A notorious 2013 case is that of a 26-year-old Beijing woman who got her head stuck between railings next to a road. Although there were many people passing by and taking pictures, it took thirty minutes to call the police. The woman was later pronounced brain dead in the hospital.

Another incident that triggered a lot of anger in 2016 was that of an assault on a woman at a Beijing hotel. Video footage revealed how bystanders and hotel staff did not help the woman when she was attacked.

Sometimes people do not step in because they simply do not want to get involved and think someone else will solve the situation, and then there are those who do not intervene because they think it involves a marital dispute that an outside should not mingle in.

The first is an (arguably) global phenomenon also known as the ‘bystander effect’ or ‘bystander apathy‘, where people will not help a victim in need when other people are present. It is a social psychological matter – the more people who witness a person in peril, the less the chances are that one of them intervenes. In other words: one is more likely to help out in an emergency situation when one is alone than when there are ten people standing by.

But the second relates more to existing cultural and societal ideas about relationships and ‘private’ issues that nobody should interfere with. This topic recently also came up when Chinese vlogger Lhamu was killed by her ex-husband, with many people calling for more action against domestic abuse – stressing how important it is for people to realize that domestic violence is not a private matter.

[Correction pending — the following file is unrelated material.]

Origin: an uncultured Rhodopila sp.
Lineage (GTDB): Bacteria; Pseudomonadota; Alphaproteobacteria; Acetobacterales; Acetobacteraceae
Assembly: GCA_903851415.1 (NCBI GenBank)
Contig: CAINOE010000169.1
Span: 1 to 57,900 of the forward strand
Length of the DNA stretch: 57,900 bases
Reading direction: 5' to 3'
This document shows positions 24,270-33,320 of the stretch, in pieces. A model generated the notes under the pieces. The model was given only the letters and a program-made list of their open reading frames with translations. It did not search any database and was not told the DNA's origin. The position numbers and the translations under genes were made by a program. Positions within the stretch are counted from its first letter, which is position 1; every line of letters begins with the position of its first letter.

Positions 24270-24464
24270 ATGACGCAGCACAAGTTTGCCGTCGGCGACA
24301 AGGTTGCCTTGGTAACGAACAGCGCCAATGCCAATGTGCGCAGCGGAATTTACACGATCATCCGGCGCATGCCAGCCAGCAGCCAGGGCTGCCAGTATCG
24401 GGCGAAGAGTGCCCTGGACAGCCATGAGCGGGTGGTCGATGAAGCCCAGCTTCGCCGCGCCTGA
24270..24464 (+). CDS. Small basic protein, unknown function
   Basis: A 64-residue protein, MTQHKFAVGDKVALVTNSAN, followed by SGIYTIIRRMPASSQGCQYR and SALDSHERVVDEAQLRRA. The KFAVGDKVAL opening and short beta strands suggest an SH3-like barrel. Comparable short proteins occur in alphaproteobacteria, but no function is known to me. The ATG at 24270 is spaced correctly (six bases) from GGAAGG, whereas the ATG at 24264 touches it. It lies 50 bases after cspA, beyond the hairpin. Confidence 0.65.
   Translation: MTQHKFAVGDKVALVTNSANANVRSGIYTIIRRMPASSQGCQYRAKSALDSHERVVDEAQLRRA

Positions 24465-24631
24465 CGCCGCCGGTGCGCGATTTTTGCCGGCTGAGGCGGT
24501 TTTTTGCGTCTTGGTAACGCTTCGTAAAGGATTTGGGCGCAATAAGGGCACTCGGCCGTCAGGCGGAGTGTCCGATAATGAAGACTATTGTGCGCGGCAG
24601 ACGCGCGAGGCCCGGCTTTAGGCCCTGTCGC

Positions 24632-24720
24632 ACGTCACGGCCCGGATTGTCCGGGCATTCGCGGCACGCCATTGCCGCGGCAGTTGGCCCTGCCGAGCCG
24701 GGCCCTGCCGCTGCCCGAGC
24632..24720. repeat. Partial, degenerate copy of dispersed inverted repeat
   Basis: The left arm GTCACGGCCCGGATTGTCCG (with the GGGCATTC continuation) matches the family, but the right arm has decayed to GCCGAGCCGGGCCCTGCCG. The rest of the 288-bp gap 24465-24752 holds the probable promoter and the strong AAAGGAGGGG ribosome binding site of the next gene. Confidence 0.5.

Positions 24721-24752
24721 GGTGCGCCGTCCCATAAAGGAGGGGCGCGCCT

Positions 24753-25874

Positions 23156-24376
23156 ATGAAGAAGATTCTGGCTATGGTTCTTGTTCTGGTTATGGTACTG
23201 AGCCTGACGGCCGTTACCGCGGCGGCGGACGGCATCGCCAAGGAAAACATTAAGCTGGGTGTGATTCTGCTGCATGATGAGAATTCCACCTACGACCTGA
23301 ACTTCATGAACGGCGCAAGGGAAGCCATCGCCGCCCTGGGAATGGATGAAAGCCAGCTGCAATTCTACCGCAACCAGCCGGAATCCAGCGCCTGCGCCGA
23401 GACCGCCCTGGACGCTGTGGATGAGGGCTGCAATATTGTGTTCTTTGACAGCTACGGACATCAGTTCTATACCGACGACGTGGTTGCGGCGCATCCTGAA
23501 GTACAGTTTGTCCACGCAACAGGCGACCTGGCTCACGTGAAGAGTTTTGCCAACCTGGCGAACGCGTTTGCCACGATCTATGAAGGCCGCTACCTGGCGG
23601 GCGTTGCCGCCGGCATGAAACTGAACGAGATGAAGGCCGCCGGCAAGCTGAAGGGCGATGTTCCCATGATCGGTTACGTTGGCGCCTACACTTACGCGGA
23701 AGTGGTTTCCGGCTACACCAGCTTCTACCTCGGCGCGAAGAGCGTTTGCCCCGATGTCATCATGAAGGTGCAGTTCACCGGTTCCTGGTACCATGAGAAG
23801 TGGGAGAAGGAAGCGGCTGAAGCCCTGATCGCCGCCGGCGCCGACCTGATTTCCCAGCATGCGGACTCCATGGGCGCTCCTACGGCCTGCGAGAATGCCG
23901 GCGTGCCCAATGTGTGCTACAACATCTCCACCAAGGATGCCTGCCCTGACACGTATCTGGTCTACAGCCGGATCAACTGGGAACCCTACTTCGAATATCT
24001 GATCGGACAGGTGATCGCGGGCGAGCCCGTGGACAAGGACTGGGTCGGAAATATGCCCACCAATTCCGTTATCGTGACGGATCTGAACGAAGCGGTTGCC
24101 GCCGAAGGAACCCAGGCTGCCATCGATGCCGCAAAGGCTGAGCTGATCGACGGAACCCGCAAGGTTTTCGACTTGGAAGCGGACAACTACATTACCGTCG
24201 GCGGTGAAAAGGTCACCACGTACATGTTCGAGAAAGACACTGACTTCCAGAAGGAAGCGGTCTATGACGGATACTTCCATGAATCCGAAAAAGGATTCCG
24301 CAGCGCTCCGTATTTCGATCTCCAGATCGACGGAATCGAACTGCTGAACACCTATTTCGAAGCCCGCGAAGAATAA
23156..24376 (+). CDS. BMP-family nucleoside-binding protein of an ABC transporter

“My god, why didn’t they just step in,” multiple people write: “This poor woman!”

“Would you dare to step in if you were present at the scene?”, one Weibo user asked other commenters.

“I would,” one person answered: “The guy uses a brick, not a gun. All it would take is for one person to go up and step forward.”

By Manya Koetse

Spotted a mistake or want to add something? Please let us know in comments below or email us. First-time commenters, please be patient – we will have to manually approve your comment before it appears.

©2020 Whatsonweibo. All rights reserved. Do not reproduce our content without permission – you can contact us at info@whatsonweibo.com.

Manya Koetse is the editor-in-chief of www.whatsonweibo.com. She is a writer and consultant (Sinologist, MPhil) on social trends in China, with a focus on social media and digital developments, popular culture, and gender issues. Contact at manya@whatsonweibo.com, or follow on Twitter.

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China Local News

Delivery Man in Anhui Run Over by Ambulance Sent to Rescue Him

From bad to worse: this Eleme delivery man was run over by an ambulance after being hit by an SUV.

Manya Koetse

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On April 12, a delivery man in the city of Bozhou, Anhui province, was run over by an ambulance arriving at the scene of an accident where he had just been injured.